Election officials in Los Angeles County are touting the state’s approval of a new system of tallying absentee votes, one they say will allow the county to distribute redesigned mail-in ballots in time for the Nov. 6 general election. The system runs on technology owned by the county, rather than a private vendor, and in what officials say is a first for California, it’s an open source platform. “With security on the minds of elections officials and the public, open source technology has the potential to further modernize election administration, security, and transparency,” California Secretary of State Alex Padilla, who certified the new system on Tuesday, said in a press release. The one catch? The new system might not count as “open source” just yet, as the agency that created it hasn’t shared the underlying code with the wider programming community.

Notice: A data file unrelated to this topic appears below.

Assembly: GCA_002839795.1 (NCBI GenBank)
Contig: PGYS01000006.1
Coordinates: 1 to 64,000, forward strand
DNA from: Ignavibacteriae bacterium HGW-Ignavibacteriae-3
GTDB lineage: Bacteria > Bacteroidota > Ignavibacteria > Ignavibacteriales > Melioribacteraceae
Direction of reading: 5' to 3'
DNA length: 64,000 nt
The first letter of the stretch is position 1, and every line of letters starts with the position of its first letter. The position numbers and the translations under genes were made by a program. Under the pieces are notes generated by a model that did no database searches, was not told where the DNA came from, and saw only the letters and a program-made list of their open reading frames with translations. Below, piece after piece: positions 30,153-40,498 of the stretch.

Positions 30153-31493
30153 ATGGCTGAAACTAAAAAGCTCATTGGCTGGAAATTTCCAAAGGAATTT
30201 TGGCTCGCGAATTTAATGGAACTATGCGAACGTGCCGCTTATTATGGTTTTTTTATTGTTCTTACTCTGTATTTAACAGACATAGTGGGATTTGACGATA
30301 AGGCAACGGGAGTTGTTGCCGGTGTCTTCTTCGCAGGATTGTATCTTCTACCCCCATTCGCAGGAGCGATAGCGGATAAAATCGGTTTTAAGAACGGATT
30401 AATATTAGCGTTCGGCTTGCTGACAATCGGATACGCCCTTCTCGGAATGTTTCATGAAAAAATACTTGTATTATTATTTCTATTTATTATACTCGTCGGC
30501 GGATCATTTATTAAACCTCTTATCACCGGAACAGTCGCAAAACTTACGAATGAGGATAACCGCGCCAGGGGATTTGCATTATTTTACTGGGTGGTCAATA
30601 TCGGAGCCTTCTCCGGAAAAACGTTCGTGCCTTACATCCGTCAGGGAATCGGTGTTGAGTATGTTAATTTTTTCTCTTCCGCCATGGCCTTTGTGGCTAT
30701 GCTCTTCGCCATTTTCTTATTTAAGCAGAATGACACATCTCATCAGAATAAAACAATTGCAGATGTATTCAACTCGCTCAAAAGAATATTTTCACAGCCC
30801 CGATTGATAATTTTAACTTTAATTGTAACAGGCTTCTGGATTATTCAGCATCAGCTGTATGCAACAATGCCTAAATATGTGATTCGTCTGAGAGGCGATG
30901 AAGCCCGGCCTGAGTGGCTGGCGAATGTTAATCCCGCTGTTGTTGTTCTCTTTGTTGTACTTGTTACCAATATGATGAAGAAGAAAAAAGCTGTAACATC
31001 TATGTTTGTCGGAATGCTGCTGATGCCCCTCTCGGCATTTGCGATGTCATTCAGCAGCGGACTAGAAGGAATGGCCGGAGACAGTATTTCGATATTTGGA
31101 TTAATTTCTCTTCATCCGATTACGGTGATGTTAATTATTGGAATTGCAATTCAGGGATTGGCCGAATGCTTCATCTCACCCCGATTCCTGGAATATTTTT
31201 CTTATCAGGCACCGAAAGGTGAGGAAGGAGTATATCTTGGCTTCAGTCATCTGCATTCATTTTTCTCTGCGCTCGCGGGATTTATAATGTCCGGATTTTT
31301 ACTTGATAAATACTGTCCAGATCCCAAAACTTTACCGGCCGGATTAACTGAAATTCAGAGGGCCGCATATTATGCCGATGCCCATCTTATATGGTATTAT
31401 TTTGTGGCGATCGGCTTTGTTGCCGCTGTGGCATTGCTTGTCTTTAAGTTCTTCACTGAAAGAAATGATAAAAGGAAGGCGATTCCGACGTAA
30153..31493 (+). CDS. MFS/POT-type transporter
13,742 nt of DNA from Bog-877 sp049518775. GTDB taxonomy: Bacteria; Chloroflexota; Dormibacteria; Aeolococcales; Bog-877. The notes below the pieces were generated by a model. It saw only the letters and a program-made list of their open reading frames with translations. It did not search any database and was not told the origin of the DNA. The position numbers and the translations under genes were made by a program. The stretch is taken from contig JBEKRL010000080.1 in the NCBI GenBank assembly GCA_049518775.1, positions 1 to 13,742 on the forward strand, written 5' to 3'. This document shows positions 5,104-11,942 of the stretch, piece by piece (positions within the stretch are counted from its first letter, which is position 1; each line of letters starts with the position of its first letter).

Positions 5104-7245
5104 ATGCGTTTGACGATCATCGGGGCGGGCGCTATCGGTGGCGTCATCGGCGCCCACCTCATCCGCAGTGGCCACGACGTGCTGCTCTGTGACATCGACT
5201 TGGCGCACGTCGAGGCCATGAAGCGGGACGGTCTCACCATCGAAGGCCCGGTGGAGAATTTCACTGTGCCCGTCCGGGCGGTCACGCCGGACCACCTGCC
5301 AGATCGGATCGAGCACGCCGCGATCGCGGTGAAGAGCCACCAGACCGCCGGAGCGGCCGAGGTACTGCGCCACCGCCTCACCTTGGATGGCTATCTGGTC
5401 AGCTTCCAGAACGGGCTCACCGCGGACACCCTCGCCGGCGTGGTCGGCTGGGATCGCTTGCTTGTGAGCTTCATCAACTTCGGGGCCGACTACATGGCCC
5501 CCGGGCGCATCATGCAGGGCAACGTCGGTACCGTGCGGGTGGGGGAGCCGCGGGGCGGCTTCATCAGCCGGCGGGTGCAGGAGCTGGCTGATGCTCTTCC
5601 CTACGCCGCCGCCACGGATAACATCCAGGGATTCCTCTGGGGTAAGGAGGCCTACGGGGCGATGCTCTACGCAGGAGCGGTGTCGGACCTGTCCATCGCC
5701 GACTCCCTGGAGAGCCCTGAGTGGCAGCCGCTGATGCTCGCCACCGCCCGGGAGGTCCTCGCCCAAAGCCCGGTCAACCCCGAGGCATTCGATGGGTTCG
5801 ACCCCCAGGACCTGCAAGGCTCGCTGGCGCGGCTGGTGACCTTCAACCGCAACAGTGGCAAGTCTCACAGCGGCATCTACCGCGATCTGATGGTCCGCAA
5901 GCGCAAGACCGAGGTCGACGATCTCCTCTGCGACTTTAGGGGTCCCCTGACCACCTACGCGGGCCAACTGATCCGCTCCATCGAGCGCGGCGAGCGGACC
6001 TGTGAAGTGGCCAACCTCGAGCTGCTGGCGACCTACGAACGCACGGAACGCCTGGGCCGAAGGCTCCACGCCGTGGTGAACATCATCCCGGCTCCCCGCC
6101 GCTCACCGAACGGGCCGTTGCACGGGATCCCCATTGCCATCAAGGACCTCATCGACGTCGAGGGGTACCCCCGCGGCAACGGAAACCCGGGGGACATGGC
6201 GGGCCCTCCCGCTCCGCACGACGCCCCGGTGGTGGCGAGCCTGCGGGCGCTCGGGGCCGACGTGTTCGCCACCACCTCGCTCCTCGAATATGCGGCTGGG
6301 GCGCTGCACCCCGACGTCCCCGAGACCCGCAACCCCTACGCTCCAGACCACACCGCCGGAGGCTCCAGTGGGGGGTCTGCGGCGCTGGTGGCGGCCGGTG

“My takeaway is that their intention is to make it freely available to other organizations, but today it’s not,” said John Sebes, the chief technology officer of the Open Source Election Technology Institute, a nonprofit that develops publicly available voting software. “It’s open source in the sense that it was paid for by public funds and the intent is to share it.”
Open source software, which allows outside programmers to download code and tinker with it for the purpose of offering improvements or adapting it to their own use, actually has support in the often skittish community of election-security advocates. In particular, supporters point to how an open source model can free election authorities from relying too heavily on equipment and software manufactured by private corporations that are motivated by earnings, rather than service to voters.